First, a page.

Writing Lessons: Practicing What We Preach

Writing for Inside Higher Ed, "Junior Prof" suggests that we employ writing strategies that we teach: Work with your natural writing practice, not against it. Don't brag about how hard it is to write. Write in different genres. Full text of the essay is on line: https://www.insidehighered.com/advice/2019/06/20/faculty-should-apply-same-writing-instruction-they-give-students-their-own-work 

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Updated Review of Cabell’s Predatory Journal Blacklist

We've all heard about the market in predatory online open-access journals, with specious review processes, murky editorial boards, and uncertain longevity. But where do you go to determine if a journal publisher (or conference organizer) qualifies as "predatory"? Cabell has for several years offered a scrutiny  and review service, which Rick Anderson revisists and reviews … Continue reading Updated Review of Cabell’s Predatory Journal Blacklist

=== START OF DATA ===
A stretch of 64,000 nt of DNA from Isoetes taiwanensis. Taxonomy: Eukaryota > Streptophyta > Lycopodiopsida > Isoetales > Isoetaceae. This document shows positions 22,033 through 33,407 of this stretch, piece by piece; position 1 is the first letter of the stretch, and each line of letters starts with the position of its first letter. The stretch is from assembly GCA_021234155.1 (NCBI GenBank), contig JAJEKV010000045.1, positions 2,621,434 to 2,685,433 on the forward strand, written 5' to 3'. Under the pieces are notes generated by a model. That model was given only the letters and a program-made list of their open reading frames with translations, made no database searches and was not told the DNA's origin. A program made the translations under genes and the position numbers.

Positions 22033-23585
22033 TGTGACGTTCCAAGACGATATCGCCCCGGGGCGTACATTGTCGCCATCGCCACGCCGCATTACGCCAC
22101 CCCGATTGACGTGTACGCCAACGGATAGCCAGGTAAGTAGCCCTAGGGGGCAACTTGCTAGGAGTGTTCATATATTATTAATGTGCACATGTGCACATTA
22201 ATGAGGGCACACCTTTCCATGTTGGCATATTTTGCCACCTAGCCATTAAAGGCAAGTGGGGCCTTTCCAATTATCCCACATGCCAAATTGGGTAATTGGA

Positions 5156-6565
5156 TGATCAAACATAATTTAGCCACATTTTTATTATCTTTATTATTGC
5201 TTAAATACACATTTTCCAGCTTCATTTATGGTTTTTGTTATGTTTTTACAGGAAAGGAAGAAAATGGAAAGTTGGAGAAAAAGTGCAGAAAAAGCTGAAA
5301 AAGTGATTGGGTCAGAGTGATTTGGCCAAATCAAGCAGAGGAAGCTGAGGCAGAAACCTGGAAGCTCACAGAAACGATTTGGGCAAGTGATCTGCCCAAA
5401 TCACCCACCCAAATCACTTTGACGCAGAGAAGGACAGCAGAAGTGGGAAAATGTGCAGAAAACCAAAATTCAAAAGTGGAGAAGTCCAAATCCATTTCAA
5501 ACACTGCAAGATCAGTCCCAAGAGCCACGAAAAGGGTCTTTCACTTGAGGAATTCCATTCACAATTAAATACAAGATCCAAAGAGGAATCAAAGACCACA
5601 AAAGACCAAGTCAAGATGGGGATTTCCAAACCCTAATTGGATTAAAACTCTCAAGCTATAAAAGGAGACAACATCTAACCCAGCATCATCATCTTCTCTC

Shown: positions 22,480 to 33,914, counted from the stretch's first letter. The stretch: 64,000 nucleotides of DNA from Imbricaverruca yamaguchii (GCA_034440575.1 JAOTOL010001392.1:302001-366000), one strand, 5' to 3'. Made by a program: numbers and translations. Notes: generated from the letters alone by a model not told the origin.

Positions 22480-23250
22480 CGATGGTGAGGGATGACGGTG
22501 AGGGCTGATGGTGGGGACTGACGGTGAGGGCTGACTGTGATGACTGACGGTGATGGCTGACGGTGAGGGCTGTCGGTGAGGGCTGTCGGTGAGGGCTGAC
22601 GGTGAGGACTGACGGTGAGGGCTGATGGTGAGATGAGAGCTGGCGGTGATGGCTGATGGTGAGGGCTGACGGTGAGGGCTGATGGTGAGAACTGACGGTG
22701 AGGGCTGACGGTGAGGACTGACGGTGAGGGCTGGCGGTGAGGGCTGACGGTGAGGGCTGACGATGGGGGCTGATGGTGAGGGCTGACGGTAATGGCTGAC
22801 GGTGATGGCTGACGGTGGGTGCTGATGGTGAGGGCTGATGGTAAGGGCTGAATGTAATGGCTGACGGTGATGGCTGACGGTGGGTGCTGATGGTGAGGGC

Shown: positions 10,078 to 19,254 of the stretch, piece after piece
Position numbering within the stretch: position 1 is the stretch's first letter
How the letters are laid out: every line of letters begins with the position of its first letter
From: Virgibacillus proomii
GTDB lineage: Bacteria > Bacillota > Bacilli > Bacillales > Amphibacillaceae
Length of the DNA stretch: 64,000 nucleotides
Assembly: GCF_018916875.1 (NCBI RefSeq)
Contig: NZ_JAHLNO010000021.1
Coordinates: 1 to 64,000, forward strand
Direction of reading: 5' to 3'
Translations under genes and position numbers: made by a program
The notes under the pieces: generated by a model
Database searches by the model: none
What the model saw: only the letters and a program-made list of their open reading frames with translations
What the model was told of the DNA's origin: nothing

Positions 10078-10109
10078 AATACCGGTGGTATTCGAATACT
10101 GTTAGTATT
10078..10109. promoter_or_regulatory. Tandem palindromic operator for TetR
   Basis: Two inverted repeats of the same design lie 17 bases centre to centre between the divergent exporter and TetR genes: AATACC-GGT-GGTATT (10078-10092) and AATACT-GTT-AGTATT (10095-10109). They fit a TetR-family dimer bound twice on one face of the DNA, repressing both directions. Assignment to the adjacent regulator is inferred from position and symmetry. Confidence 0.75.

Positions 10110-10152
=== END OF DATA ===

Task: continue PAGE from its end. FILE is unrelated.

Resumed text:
CFP: Challenging Medical Knowledge Translation

Challenging Medical Knowledge Translation – Convergence and Divergence of Translation across Epistemic and Cultural Boundaries Palgrave Communications (https://www.nature.com/palcomms/ ) the open access journal from Palgrave Macmillan (part of Springer Nature),  which publishes research across the humanities and social sciences, is currently inviting article proposals and full papers for a research article collection (‘special issue’) on … Continue reading CFP: Challenging Medical Knowledge Translation

Plagiarism in Predatory Publications: A Comparative Study of Three Nursing Journals

Owens, J. K. and Nicoll, L. H. (2019), Plagiarism in Predatory Publications: A Comparative Study of Three Nursing Journals. Journal of Nursing Scholarship. doi:10.1111/jnu.12475 Conclusions This study found a substantial level of plagiarism via duplicate publications in the three analyzed predatory journals, further diluting credible scientific literature and risking the ability to synthesize evidence accurately … Continue reading Plagiarism in Predatory Publications: A Comparative Study of Three Nursing Journals